We are often asked: Will AAC stop an AAC user from learning to speak? Different team members are concerned that introducing alternative forms of communication will reduce speech attempts, and stop the AAC user from learning to speak or even trying to speak.

Research demonstrates that using AAC does not keep an AAC user from learning to speak. In fact, many AAC users will make gains in speech because AAC helps build successful communication.

While each person is an individual and may have reactions to speech alternatives that are not consistent with this research, we can be confident that for the great majority of AAC users, AAC has no effect on speech development, and may result in improved and increased speech. In addition, providing someone with a way to communicate more clearly can reduce frustration and help language development.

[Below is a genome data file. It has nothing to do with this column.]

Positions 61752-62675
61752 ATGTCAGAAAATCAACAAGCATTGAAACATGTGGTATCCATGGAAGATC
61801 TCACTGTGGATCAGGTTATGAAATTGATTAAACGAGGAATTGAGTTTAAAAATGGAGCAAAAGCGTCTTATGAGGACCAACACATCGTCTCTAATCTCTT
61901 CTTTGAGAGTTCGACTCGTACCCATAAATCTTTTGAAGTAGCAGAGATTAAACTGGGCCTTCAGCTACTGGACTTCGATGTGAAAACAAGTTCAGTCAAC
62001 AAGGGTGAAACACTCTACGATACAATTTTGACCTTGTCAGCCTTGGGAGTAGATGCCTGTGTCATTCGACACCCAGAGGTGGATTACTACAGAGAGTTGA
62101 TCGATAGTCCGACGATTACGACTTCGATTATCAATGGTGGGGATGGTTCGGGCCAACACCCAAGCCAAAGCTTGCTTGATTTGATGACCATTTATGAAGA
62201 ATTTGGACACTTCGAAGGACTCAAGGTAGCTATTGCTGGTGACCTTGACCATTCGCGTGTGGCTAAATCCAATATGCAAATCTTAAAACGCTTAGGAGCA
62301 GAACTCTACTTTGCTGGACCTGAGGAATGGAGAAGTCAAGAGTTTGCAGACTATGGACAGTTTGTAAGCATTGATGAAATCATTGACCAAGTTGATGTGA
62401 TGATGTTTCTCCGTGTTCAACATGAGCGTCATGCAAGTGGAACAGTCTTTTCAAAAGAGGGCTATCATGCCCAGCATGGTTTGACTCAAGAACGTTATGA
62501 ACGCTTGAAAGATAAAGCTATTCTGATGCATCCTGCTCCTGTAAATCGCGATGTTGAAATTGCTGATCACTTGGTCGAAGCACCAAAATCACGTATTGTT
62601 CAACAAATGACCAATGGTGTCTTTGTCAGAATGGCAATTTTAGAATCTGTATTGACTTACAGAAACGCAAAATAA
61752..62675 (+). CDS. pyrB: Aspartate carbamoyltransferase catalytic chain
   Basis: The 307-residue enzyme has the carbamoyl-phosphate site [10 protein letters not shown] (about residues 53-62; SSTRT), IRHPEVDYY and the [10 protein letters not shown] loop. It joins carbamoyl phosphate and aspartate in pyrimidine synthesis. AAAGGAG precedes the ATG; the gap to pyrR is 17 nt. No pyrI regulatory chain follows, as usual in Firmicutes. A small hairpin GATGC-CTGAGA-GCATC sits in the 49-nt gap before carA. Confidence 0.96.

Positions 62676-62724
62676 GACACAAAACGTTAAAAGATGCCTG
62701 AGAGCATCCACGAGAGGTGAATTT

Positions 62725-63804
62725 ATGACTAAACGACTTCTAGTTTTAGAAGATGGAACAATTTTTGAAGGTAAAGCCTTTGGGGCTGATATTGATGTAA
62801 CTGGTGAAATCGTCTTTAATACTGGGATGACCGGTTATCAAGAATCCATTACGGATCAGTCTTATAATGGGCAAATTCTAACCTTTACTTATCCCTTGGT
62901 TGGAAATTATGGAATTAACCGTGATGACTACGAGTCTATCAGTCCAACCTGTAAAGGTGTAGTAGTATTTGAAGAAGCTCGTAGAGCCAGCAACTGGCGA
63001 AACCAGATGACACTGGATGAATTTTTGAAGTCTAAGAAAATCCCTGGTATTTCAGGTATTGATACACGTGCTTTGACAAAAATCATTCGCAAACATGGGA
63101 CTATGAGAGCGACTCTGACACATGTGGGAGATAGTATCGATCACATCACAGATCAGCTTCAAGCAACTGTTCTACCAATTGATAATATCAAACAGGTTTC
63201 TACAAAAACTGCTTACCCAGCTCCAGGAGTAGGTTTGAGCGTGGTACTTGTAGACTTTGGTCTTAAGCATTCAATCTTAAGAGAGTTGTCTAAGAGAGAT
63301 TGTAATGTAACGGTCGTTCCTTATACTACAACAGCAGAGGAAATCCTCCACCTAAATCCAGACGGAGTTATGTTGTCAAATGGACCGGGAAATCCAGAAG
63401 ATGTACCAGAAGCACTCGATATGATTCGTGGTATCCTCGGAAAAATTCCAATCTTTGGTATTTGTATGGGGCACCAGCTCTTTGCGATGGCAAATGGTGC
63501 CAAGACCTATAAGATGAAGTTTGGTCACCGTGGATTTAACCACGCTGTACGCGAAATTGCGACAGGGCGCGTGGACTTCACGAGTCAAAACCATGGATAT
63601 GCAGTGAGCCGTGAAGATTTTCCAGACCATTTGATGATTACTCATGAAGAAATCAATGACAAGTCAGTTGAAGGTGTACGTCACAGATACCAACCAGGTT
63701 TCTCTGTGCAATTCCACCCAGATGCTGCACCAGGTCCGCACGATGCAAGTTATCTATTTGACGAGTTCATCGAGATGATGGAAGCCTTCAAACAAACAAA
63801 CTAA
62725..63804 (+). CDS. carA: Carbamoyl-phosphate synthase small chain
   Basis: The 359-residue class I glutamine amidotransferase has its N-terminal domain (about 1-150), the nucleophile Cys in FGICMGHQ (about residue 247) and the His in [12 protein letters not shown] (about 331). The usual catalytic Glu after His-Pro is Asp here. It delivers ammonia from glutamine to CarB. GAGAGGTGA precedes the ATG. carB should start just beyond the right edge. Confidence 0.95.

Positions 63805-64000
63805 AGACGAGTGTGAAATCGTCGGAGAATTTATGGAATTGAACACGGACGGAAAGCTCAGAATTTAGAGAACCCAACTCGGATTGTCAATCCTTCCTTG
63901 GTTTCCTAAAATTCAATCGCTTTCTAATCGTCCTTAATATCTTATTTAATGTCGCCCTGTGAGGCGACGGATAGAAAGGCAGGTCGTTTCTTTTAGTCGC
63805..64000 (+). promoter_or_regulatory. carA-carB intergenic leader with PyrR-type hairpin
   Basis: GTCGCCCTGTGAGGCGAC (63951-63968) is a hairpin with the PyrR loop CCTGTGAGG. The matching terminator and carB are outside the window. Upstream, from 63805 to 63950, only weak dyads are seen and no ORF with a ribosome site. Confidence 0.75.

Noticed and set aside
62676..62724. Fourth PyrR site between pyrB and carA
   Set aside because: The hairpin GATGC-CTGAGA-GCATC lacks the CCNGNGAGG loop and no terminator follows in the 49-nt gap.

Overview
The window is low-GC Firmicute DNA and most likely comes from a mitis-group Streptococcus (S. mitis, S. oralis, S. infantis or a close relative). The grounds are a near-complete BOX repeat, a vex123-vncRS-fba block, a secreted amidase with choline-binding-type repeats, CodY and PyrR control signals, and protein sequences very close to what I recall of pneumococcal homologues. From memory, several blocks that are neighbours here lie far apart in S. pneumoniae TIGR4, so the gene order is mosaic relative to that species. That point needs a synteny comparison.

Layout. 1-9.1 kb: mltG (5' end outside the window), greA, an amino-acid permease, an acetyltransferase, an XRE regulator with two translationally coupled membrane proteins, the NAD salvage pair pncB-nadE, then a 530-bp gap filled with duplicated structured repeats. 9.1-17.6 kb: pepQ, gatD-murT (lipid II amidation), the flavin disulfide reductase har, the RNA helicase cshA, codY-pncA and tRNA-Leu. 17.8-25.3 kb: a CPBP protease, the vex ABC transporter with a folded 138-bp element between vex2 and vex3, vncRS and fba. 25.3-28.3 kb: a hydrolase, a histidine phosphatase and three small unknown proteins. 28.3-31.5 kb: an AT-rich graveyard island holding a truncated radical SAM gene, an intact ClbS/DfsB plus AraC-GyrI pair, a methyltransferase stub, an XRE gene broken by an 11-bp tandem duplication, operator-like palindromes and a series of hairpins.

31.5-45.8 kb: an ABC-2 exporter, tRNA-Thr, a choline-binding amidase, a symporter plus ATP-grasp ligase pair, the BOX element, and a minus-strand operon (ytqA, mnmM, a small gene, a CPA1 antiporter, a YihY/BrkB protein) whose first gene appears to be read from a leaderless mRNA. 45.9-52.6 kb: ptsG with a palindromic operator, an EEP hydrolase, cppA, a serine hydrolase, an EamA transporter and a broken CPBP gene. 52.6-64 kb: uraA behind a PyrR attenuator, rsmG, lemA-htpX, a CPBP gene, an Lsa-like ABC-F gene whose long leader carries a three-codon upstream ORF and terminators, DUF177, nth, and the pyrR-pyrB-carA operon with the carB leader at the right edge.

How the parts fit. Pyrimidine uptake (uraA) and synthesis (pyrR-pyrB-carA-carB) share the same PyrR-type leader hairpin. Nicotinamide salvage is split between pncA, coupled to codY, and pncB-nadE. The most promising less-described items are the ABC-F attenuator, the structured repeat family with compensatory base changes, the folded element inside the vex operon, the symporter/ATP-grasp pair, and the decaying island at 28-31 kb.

The research

Here are two of the most often cited articles:

• "The Impact of Augmentative and Alternative Communication Intervention on the Speech Production of Individuals With Developmental Disabilities: A Research Review" by Diane C. Millar, Janice C. Light and Ralf W. Schlosser in Journal of Speech, Language, and Hearing Research, April 2006, Vol. 49, 248-264. doi:10.1044/1092-4388(2006/021)